Chemical companies have long played a critical role in the global automotive ecosystem. However, the growing shift to electric vehicles (EVs) could threaten that position unless chemical companies move quickly to adapt their business models and product portfolios to the unique requirements of EVs. 

As countries invest in clean energy and introduce more and more subsidies, global EV sales are expected to soar.¹ Conversely, sales of internal combustion engine (ICE) vehicles are expected to decline. For chemical companies, this transition introduces new demands for EV-specific chemicals and materials. For example, we expect the trend toward new plastic compounds and masterbatch applications in the thermal management systems of EVs, as well as electrical power and motor components, will require more high-performance and composite materials, such as carbon fiber. Read our report.

Shifting markets require new business models 

Recent Accenture analysis suggests that, with this secular shift in the market, chemical companies will need to build new strategic partnerships, joint ventures and alliances with original equipment manufacturers (OEMs) and suppliers in the automotive industry. For example, OEMs and battery makers may strike up manufacturing partnerships where chemical companies are positioned to supply key materials for battery production.

The speed of technological disruption and the investments required for differentiated products, services and sectors are also driving mergers and acquisitions (M&A) for high-growth, end-market assets, including composite materials; coatings, adhesives, sealants, and elastomers (CASE); and polymers. One recent example is a chemical company that acquired a specialty polymer business, which now grows its CASE intermediates portfolio and adds engineering polymers to its product lines.

Repositioning the product portfolio for the EV supply chain is only the first step in a longer journey toward fully sustainable and circular eMobility systems. There are compelling strategic opportunities for chemical companies to gain first-mover advantage around long-term environmental, social and governance (ESG) trends through bolt-on acquisitions of players in the downstream recycling industry. Examples include chemical companies acquiring purification solutions to help their EV manufacturing customers comply with emissions regulations, or even acquiring recycling activities to enhance polymer production.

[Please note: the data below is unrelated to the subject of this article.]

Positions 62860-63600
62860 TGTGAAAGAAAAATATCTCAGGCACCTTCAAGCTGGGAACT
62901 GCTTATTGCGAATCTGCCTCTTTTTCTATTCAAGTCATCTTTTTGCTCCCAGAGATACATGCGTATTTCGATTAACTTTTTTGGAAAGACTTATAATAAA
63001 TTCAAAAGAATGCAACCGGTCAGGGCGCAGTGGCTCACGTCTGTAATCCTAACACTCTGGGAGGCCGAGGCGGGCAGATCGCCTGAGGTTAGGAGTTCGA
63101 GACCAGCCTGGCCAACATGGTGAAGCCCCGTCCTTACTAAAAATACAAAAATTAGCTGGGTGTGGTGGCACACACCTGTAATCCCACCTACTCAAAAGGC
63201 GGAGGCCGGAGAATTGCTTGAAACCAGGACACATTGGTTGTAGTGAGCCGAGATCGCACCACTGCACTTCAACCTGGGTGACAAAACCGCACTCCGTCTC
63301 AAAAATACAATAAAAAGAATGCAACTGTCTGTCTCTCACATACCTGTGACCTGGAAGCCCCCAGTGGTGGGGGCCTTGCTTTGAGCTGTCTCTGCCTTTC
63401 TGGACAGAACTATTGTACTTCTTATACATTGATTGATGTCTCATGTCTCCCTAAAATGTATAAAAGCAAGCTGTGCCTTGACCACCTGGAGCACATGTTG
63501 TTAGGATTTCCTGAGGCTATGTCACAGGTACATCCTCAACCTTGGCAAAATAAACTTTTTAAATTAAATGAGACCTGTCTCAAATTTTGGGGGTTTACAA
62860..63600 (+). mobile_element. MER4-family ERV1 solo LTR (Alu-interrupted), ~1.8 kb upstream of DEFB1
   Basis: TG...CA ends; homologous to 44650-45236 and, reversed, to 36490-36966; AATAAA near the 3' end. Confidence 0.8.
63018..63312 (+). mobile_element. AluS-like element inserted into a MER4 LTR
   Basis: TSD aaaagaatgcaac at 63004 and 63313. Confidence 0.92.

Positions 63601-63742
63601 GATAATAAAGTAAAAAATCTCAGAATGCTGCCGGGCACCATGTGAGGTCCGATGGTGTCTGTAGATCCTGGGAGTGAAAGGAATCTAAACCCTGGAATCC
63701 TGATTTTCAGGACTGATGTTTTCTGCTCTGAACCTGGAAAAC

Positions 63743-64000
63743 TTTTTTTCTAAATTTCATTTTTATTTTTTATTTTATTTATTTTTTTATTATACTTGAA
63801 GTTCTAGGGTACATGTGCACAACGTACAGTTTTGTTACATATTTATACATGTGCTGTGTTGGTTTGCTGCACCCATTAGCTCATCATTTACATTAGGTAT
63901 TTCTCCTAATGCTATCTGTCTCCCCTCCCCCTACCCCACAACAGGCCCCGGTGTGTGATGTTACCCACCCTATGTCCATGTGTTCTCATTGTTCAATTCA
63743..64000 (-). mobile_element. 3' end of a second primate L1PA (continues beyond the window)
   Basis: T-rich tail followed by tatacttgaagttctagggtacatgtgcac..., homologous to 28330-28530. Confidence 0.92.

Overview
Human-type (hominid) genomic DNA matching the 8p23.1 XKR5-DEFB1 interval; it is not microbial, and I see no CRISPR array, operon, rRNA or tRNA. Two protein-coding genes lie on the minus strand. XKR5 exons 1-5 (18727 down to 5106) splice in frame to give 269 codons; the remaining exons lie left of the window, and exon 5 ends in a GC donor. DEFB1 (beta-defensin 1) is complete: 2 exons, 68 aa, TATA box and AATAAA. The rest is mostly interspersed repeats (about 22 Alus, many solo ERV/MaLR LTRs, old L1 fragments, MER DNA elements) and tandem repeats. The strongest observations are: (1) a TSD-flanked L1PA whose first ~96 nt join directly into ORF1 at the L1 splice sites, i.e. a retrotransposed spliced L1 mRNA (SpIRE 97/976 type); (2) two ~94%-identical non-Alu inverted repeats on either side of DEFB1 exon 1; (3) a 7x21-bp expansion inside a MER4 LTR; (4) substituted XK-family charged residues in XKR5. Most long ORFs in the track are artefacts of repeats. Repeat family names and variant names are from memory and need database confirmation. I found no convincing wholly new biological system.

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Through collaborative business models such as joint ventures and alliances, chemical companies can partner with OEMs and develop a differentiated plastics and materials portfolio.

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Opportunities along the entire eMobility value chain

Chemical companies will play a critical role in the entire eMobility value chain, requiring manufacturers to rethink their supply concepts. For example, battery production will mean sourcing key materials such as lithium, copper and specialized plastics. By extending their offerings to meet such market demands, chemical companies can capitalize on the opportunity to be part of these new value streams.

As they plot their course for the future, chemical companies should keep three key value drivers in mind:

  • Technology and materials offer. Chemical companies should allocate an application development (AppDev) team to EV-specific product development and formulation innovation, as well as use an M&A strategy to target captive and sourced access to differentiated materials.
  • Downstream value chain integration. Growth in the EV market will require both establishing partnerships with key ecosystem players and using bolt-on acquisitions to expand commercialization models and secure access to new regions, market segments, products, and technical applications.
  • Go-to-market model. Dedicated regional EV OEM key account teams―including marketing, business development, sales and AppDev technical resources―will enable companies with complementary products to sell across their customer bases, thus increasing their share of OEMs’ wallet.

Through collaborative business models such as joint ventures and alliances, chemical companies can partner with OEMs and develop a differentiated plastics and materials portfolio. And with an aggressive M&A push, chemical companies can acquire assets that are critical to meeting the strategic demands of a shifting industry for advanced material systems needed in the rapidly growing eMobility ecosystem.

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We would also like to thank our contributors Ojas Wadivkar, Brett Maurer, Chase Landry and Patrick Cunningham.

¹ Accenture Research, "Utilities: Lead the charge in eMobility"

Gregg Albert

Managing Director – Accenture Strategy, Mergers & Acquisitions

Phil Mulla

Senior Manager – Accenture Strategy, M&A

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